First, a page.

Submitted to: Poultry Science
Publication Type: Peer Reviewed Journal
Publication Acceptance Date: 6/17/2008
Publication Date: 9/1/2008
Citation: Huff, G.R., Huff, W.E., Rath, N.C., Anthony, N.B., Nestor, K.E. 2008. Effects of Escherichia coli Challenge and Transport Stress on Hematology and Serum Chemistry Values of Three Genetic Lines of Turkeys. Poultry Science. 87:1-8. Interpretive Summary: Male and female turkeys from different genetic backgrounds were compared for their response to a respiratory bacterial challenge and transport stress. One turkey line was slow growing and had been selected for increased egg production. The other two lines were fast growing, one an experimental line selected for increased 16 week body weight and the other a commercial line. Birds from each line were challenged at 14 weeks of age by injecting bacteria into the respiratory system. Eight days after the injection they were subjected to a transport stress procedure that included a total of 12 hours holding time in a transport vehicle. At the end of the transport procedure, birds were returned to their pens and provided with feed and water. The following morning all birds were bled. Blood was analyzed for biochemical changes and changes in red blood cell characteristics. The stress of bacterial challenge followed by transport decreased some of these parameters and increased others. An important change was that the levels of creatine kinase, an indicator of muscle growth and damage, were over 6-fold higher in challenged and transported birds from the commercial line compared to non challenged commercial line birds and iron levels of the transported commercial line males were 3-fold lower than non challenged male controls. Also, the levels of both iron and alkaline phosphatase were lower in the fast growing lines as compared to the slow growing line. These two blood chemicals were also the only parameters influenced by gender, with males having higher levels of both compared to females. Previously, birds from the fast growing lines were shown to have white blood cell changes that indicated a greater response to stress and they were also more susceptible to bacterial disease. The highly significant differences seen in the commercial turkey line for these blood parameters suggests that they may be useful for profiling turkeys to determine their response to transport stress.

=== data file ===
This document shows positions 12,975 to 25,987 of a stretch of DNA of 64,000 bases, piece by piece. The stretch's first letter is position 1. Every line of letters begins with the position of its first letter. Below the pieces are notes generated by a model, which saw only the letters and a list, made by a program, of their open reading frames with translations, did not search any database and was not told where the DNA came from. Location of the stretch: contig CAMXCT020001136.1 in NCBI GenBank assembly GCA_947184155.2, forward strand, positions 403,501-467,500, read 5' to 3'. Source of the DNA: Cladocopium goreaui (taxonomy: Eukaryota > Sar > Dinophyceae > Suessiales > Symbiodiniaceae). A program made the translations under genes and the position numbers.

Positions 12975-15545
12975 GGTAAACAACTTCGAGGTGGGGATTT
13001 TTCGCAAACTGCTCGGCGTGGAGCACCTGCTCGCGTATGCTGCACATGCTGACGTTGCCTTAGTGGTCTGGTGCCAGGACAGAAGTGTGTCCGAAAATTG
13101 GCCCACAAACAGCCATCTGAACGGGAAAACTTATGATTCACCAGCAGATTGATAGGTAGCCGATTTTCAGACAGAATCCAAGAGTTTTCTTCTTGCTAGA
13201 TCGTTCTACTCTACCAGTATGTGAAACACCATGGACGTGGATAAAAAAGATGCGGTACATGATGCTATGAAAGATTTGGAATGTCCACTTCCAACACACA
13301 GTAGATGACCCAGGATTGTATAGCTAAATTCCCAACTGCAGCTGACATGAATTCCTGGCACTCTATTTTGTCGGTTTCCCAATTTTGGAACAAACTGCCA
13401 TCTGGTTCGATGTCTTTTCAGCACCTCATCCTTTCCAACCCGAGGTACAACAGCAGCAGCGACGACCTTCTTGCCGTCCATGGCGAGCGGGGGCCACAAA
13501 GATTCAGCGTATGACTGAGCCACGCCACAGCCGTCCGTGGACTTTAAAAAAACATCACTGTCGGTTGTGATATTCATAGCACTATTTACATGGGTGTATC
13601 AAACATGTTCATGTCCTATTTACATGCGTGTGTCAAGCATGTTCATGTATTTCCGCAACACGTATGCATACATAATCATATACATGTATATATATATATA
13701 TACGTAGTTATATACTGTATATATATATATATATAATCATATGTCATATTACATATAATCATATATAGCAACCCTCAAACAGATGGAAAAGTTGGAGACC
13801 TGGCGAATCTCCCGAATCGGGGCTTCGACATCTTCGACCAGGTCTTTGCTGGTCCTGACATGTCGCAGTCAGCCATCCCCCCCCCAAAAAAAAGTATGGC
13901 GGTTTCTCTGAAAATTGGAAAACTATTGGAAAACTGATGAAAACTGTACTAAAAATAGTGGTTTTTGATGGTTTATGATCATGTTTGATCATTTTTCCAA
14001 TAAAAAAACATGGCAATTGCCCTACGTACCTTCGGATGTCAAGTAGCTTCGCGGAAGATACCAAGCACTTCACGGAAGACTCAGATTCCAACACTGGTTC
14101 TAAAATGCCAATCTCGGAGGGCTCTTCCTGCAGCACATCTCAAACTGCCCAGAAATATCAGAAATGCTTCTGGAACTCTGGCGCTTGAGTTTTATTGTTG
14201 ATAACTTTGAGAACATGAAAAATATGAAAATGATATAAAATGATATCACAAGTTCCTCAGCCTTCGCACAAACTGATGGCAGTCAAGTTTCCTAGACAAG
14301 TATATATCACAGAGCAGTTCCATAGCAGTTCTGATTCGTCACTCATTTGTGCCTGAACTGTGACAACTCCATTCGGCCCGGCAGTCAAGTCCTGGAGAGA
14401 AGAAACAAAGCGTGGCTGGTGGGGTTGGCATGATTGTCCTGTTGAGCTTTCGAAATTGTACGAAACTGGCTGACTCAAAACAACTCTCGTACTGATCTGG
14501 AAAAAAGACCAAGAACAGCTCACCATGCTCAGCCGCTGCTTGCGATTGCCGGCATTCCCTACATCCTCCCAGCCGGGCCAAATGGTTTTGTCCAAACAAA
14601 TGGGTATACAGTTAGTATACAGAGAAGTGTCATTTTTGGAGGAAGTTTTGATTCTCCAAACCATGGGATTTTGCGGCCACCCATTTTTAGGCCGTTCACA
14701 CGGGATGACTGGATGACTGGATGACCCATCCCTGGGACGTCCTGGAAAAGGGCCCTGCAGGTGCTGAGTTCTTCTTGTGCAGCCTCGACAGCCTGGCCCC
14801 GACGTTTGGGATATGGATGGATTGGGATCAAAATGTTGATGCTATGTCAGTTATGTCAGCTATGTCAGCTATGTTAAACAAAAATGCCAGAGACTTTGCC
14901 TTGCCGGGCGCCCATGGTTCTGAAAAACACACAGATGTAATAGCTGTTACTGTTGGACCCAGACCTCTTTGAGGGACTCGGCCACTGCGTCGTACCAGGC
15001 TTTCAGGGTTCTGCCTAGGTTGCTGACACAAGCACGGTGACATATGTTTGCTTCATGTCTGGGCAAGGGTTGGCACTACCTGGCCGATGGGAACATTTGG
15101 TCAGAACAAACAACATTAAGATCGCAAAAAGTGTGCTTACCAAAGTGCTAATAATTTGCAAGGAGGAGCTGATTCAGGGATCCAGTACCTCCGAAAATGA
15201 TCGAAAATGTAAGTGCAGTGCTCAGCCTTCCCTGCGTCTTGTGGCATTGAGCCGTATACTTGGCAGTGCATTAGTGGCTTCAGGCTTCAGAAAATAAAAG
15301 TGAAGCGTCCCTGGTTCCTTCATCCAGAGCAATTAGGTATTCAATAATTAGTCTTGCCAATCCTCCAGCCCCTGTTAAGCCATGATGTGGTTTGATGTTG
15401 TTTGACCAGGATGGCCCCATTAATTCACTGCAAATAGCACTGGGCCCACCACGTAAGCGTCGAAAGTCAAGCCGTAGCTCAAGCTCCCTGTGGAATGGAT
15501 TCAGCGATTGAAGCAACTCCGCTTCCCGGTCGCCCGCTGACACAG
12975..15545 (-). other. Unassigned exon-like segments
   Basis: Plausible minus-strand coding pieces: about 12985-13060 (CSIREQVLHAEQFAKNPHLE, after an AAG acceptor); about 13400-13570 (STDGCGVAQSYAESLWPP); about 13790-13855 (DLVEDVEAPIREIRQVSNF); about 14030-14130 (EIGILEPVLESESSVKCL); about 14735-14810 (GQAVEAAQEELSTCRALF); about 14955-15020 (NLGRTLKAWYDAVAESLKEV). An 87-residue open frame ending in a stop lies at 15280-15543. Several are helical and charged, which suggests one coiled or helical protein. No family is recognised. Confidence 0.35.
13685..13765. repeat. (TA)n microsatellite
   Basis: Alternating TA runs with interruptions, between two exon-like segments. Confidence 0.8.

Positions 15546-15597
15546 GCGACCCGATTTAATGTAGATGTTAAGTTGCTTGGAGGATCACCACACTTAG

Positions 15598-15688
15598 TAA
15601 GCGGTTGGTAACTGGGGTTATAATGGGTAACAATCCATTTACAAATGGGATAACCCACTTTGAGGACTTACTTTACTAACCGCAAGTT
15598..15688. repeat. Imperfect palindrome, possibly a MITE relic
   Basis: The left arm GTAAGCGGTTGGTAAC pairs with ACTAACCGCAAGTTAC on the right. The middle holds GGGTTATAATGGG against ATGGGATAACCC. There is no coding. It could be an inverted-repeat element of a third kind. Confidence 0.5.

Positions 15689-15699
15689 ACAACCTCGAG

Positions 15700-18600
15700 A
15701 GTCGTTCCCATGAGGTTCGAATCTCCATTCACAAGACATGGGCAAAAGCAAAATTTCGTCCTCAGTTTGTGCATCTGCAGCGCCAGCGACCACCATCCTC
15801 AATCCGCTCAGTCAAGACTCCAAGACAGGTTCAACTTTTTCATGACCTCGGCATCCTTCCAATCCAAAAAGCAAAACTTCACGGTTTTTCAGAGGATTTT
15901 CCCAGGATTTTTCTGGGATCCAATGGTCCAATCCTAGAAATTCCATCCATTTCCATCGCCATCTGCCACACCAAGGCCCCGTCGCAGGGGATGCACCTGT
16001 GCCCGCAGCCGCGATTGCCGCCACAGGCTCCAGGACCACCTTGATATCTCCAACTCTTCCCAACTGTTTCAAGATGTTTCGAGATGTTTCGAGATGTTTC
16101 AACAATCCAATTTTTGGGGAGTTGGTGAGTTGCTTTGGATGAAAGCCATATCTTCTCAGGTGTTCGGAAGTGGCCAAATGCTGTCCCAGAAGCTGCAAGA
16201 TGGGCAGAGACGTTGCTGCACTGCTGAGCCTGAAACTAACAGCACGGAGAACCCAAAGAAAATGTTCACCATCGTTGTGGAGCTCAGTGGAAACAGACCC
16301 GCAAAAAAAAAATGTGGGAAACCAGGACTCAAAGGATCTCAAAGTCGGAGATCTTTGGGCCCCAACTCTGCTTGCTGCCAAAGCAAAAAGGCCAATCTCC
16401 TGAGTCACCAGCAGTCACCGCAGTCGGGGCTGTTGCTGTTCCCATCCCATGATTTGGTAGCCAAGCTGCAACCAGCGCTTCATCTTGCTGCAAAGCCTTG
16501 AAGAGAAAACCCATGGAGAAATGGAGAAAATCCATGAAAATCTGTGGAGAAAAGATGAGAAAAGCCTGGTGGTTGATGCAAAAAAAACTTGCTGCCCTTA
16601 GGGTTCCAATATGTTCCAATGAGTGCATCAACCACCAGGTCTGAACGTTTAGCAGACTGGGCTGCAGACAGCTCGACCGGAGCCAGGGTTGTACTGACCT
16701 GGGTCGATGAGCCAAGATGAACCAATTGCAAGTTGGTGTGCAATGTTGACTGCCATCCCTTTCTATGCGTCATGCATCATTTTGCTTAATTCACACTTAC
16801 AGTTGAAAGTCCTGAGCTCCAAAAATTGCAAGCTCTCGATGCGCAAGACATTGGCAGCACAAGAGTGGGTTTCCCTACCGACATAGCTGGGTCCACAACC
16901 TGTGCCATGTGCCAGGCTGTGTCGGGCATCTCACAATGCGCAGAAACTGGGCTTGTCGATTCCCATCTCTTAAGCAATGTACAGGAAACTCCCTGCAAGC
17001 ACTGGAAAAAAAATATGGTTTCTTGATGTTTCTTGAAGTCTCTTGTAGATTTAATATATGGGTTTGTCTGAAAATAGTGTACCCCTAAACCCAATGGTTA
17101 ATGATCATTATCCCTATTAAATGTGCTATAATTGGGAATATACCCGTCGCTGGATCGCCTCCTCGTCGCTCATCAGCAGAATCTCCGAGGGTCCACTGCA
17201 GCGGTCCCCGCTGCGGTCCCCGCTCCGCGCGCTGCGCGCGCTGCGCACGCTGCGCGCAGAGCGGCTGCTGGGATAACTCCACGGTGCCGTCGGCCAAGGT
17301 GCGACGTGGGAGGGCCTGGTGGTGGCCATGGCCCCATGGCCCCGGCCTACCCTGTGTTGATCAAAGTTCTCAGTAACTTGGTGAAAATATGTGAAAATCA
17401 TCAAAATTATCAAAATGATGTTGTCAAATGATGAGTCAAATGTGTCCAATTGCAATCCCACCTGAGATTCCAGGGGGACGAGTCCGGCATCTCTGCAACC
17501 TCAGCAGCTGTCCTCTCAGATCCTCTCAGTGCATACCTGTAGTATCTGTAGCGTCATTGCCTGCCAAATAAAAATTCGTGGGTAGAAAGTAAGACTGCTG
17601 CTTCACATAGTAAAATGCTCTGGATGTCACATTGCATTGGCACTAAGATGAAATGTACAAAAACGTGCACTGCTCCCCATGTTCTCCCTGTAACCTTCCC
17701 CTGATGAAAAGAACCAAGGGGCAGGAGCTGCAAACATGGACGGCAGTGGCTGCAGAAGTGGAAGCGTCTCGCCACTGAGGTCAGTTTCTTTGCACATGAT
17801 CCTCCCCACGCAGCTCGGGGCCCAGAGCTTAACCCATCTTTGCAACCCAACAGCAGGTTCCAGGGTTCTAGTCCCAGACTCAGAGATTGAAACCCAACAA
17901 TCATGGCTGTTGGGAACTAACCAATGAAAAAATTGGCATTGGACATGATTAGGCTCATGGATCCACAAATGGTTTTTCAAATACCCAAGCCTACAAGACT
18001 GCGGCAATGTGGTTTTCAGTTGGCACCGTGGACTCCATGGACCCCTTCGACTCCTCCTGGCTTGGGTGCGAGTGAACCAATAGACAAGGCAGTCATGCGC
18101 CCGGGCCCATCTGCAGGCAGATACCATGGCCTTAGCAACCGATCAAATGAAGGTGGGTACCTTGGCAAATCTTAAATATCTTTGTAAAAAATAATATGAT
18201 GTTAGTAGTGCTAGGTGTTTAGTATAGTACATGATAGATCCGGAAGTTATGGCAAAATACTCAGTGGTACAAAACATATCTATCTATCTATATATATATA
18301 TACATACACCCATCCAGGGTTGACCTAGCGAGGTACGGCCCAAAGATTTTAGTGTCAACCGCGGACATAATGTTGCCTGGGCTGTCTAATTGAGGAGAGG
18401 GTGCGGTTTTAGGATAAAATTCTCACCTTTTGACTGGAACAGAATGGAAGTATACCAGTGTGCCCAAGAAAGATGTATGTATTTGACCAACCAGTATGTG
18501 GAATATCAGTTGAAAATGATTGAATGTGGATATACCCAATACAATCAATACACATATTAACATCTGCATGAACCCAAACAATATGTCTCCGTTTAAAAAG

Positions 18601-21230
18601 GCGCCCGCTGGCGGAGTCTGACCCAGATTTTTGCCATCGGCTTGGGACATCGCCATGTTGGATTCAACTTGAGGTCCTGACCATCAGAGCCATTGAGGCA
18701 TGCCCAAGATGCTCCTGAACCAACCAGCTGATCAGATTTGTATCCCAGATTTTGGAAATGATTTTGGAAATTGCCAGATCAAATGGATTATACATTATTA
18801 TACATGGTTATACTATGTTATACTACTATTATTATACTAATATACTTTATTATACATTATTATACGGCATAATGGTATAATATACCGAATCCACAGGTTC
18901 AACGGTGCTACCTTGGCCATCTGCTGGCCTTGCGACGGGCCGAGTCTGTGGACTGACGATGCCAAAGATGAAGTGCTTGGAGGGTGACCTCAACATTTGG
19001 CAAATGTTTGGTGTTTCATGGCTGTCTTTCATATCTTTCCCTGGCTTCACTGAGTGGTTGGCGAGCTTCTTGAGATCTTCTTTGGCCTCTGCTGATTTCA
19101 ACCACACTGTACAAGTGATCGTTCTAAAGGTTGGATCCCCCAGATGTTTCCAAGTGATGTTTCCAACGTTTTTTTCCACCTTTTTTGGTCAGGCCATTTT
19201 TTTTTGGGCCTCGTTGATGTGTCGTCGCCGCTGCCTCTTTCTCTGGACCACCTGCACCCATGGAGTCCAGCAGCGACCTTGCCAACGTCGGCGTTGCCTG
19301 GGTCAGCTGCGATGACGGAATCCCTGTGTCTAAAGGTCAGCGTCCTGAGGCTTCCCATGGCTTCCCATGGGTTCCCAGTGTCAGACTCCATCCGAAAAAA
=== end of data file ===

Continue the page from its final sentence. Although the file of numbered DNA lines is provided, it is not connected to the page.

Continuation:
Technical Abstract: Males and females from 3 genetic lines of turkeys were compared for their response to an Escherichia coli airsac challenge followed by transport stress (Transport). The turkey lines were a slow growing line selected for increased egg production (Egg line), a fast growing line selected for increased 16 wk body weight (F line), and a commercial line (Comm line). Birds from each line were challenged at 14 wk with an air sac injection of 5,000 to 10,000 cfu of E. coli and were subjected to a transport stress procedure 8 d after the challenge that included a total of 12 h holding time in a transport vehicle. At the end of Transport, birds were returned to their pens and provided with feed and water. The following morning all birds (n = 10 to 19 birds/line) were bled, which was 1 d after the start of Transport and 9 d after challenge with E. coli. Whole blood was analyzed using the Cell-Dyn 3500 blood analysis system (Abbott Diagnostics) and serum chemistry was measured using the Express Plus analyzer (Ciba-Corning Diagnostics Corp). Transport significantly decreased hematocrit, hemoglobin, mean cell volume, mean corpuscular hemoglobin, glucose, triglycerides, cholesterol, phosphorus, iron, albumin, and alkaline phosphatase (AP) levels and increased uric acid, blood urea nitrogen, alanine aminotransferase, aspartate aminotransferase, and creatine kinase (CK). Line differences were variable, but the levels of both iron and AP were indirectly correlated with growth rate. Iron and AP were also the only parameters influenced by gender, with males having higher levels of both compared to females. The CK levels were over 6-fold higher in transported Comm line birds and iron levels of transported Comm males were 3-fold lower than controls. Previously, the growth rate of these lines was positively correlated with increased heterophil to lymphocyte ratios and susceptibility to colibacillosis. The highly significant differences seen in the Comm line for these commonly measured blood parameters suggest that they may be useful for profiling flocks to determine their response to transport stress and feed withdrawal.